Essentially, what I've presented here is a thin sketch of an outline tracing the development of pre-modern baseball in the Illinois Country from 1700 to the late 1850s, when the New York game found its way west. There is much work to be done fleshing out this outline and I'm certain that many of my conclusions will be reworked as more evidence comes to light. But I think we're off to a good start.


David Ball said...

My understanding is that the term "townball" flourished in the central and southern states, as well as much of the midwest, but not the northeast. Does that make it problematic that immigrants from New England called their game "townball" rather than "base ball" or "round ball?"

Jeffrey Kittel said...

It depends on how you define "problematic." It certainly throws an interesting wrinkle into the thing. If the Yankees brought their game to the Illinois Country, one would thing that they would bring their name for the game with them. But, time and again, we see "town ball" being used as the name of the game. There are a couple of instances in the 1850s where we see "base ball" used but, at the moment, these are exceptions to the rule.

I think one could argue that the town ball moniker was applied after the fact, in the postbellum era, when the history of the area was first being written. However, there are contemporary sources that specifically mention town ball in the 1820/30 period. There is no doubt that there was a game called town ball being played in central Illinois at that time. And there's not much of a possibility of it being played prior to that in the region, or of its being native to the region, because there wasn't anybody living in the region before then (even the Native American population in the area was not particularly large).

It's also possible that the Southerners who settled in Southern Illinois a generation earlier had more of an influence on the situation that I currently believe or have evidence for. They may have been using the town ball name for there game and it was then adopted by the new batch of settlers in central Illinois. We'd have to look at the amount of trade and interaction between the two groups in 1820/30 and see if that is a viable possibility.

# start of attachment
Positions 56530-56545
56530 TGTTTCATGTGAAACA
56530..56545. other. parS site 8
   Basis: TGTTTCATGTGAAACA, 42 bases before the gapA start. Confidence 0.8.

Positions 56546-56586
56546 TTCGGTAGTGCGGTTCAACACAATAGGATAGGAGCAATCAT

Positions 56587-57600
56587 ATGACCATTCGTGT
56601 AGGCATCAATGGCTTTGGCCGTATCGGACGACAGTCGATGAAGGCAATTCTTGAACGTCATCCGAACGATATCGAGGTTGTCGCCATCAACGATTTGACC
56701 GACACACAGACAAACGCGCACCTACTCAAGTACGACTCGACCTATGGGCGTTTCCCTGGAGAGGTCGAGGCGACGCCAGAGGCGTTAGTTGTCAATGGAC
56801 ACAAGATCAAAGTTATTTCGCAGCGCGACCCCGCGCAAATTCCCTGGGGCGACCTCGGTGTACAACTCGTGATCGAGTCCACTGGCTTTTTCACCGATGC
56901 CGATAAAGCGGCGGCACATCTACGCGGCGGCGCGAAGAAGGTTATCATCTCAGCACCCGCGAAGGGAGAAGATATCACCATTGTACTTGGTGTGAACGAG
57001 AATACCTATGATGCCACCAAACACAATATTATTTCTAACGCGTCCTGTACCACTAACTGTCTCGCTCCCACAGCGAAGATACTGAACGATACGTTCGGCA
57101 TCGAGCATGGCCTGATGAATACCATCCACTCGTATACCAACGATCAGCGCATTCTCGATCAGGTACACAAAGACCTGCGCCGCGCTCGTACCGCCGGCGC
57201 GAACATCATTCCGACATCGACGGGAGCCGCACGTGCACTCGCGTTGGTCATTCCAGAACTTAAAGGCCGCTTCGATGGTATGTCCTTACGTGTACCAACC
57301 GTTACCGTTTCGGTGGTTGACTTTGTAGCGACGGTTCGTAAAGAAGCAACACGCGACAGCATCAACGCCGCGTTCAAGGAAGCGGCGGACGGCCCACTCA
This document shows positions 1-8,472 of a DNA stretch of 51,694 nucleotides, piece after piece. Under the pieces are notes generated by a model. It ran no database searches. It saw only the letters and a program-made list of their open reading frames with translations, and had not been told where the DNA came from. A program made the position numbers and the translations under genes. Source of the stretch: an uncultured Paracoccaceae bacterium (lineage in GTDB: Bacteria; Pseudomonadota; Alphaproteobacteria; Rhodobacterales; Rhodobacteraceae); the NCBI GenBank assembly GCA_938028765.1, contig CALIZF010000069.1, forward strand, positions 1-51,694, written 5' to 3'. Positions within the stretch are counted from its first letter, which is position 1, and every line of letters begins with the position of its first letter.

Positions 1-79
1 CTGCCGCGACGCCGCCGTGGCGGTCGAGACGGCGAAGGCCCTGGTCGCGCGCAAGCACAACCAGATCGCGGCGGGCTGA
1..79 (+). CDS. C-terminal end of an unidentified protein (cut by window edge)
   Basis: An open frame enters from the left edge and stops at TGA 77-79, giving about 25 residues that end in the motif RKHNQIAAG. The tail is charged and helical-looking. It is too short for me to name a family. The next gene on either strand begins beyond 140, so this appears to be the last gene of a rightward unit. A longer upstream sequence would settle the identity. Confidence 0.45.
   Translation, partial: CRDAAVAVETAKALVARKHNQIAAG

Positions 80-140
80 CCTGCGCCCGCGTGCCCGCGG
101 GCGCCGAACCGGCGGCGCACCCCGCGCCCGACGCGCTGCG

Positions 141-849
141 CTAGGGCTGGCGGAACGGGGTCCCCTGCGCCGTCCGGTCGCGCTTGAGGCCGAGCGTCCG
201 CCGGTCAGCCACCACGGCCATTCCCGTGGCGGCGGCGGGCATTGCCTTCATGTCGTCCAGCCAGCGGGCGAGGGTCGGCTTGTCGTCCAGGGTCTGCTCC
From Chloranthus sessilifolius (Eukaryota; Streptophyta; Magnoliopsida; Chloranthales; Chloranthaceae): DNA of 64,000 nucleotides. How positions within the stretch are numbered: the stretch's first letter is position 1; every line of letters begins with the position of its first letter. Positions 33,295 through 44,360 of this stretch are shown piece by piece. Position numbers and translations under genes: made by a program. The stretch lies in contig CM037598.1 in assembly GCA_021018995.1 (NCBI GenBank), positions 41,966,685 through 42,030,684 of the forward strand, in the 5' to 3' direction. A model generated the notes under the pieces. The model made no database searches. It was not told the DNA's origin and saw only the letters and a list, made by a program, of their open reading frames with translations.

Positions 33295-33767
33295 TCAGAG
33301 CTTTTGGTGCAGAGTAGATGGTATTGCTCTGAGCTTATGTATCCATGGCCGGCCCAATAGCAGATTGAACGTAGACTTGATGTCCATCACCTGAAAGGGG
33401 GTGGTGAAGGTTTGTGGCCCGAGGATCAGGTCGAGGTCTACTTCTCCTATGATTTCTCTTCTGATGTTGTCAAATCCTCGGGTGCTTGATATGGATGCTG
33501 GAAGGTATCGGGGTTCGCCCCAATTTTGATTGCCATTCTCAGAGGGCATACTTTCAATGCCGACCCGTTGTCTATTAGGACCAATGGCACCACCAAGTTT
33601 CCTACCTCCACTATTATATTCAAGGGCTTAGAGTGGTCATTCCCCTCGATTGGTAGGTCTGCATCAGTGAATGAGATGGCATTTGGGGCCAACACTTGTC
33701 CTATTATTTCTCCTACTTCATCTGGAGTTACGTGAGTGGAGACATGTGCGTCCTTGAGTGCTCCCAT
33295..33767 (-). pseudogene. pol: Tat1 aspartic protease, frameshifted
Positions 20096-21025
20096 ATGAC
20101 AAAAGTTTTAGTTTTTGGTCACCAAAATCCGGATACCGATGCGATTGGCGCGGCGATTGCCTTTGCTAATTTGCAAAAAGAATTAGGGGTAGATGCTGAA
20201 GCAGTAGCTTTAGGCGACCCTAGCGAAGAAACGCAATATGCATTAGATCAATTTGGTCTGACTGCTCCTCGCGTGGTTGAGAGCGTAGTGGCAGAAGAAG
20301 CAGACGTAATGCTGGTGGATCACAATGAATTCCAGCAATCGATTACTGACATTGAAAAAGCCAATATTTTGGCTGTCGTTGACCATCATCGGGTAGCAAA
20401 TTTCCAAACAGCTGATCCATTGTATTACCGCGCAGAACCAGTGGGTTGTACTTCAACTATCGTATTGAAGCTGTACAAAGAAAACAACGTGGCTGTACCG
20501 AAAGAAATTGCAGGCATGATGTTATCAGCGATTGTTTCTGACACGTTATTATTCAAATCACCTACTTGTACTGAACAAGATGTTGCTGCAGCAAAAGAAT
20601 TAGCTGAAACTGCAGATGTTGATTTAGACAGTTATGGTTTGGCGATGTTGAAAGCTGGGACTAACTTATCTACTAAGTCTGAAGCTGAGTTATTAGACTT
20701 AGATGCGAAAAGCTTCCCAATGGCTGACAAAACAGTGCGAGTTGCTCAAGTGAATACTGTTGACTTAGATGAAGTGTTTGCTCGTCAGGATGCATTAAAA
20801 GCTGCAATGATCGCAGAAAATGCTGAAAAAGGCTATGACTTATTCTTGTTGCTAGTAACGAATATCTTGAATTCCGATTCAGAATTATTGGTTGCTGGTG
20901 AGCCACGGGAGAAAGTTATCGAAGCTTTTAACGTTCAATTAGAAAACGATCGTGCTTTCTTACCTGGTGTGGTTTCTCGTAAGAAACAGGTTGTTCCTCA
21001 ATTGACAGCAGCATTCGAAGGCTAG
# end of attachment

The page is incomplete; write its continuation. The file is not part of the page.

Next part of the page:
David Ball said...

Yes, "problematic" was perhaps not quite the right word. But "town ball" always seems something of a puzzle to me. Other names for these games such as "base ball" and "long ball" were brought over from England, but "town ball" has no such antecedents, and as far as I am aware it seems to spring suddenly and spontaneously into existence over a very wide area early in the second quarter of the 19th century. I don't know whether that might perhaps merely reflect in part a dramatic increase in the number of documentary sources from that time.

I should stress that I am using quotation marks because I'm specifically talking about the names and not about the actual game (or games) that bore those names. Games played in two localities might be very similar yet be called by different names, and vice versa. I wish Richard Hershberger would speak his piece here; he knows at least as much about this as anybody, and certainly more than I do.

David Ball said...
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Jeffrey Kittel said...

I think you're right about the explosion of sources. What may be problematic, as far as the use of the term "town ball" is concerned, is that a great deal of my sources are from the 1870s. Their sources are basicly the memory of people who lived during the pioneer era. I did consider the possibility that they were using "town ball" as a catch-all in the 1870s to describe their games from the earlier part of the century but some of the contemporary sources confirm that the usage was correct.

I think that one of the more significant sources is the one from Canton, Illinois (which I passed along). It mentions "town-ball" as being a specific, destinct game seperate from other ball games. This was from 1837 and I think it's the earliest contemporary source that we have that mentions town ball in the Illinois Country. The implication of the source is that it was being played before 1837 and that jibes with the memory of people who were living in the area in the 1820s.

Another point that I should note is that while I call the settlers of central Illinois Yankees, I'm using the term a bit generally to describe the folks from not only New England but also New York, and Penn. I don't think that designation is wrong but it may not be as detailed and descriptive as I need to be. The term "Yankee" can be as confused as town ball and I think it depends on where you live as to who and what is a Yankee. I just found it easy to describe the settlement of the area in terms of French, Southerners and Yankees.

I've been thinking that it might be interesting if someone put together a comprehensive etymology of the word "town ball." Something that would help us see how the word was used and how it changed over time.